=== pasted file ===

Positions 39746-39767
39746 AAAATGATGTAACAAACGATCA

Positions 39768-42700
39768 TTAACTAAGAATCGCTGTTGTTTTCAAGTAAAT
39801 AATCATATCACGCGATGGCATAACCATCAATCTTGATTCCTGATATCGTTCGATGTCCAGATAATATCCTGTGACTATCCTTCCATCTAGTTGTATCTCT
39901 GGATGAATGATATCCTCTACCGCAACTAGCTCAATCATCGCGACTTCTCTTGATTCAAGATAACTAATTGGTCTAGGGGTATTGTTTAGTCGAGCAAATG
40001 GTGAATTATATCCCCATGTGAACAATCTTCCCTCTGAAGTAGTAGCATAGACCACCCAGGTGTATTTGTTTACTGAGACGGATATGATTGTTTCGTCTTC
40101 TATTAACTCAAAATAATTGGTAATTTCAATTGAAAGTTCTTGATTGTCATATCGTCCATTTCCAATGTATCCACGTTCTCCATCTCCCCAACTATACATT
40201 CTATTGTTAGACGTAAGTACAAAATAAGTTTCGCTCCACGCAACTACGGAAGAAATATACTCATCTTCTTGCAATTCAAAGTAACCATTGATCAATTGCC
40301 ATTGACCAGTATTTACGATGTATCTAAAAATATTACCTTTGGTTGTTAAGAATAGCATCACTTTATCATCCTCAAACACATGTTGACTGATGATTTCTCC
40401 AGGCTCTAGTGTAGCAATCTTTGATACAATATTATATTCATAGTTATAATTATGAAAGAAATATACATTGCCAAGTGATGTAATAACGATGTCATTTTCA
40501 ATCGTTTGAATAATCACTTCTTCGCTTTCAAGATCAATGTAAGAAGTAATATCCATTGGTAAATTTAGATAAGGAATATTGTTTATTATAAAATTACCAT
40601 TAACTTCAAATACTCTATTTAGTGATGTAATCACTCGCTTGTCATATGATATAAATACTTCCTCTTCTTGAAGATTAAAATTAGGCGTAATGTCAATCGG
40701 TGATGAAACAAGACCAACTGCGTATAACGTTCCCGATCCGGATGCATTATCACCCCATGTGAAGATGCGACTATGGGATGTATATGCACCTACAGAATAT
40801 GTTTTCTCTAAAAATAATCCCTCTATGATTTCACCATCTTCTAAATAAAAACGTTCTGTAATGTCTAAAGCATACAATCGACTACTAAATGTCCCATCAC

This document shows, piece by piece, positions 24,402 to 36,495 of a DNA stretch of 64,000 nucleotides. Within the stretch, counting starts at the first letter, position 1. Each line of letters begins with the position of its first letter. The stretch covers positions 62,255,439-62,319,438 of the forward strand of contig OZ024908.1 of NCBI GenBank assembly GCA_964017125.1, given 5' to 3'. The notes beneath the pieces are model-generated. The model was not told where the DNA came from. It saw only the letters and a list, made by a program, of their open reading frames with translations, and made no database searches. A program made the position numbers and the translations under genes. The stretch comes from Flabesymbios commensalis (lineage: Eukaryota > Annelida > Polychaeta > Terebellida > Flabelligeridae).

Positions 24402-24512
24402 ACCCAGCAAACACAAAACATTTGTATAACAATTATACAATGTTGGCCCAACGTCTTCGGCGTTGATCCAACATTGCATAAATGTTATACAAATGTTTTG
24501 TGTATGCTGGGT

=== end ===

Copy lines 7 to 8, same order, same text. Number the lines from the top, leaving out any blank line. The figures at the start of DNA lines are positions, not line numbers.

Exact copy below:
40001 GTGAATTATATCCCCATGTGAACAATCTTCCCTCTGAAGTAGTAGCATAGACCACCCAGGTGTATTTGTTTACTGAGACGGATATGATTGTTTCGTCTTC
40101 TATTAACTCAAAATAATTGGTAATTTCAATTGAAAGTTCTTGATTGTCATATCGTCCATTTCCAATGTATCCACGTTCTCCATCTCCCCAACTATACATT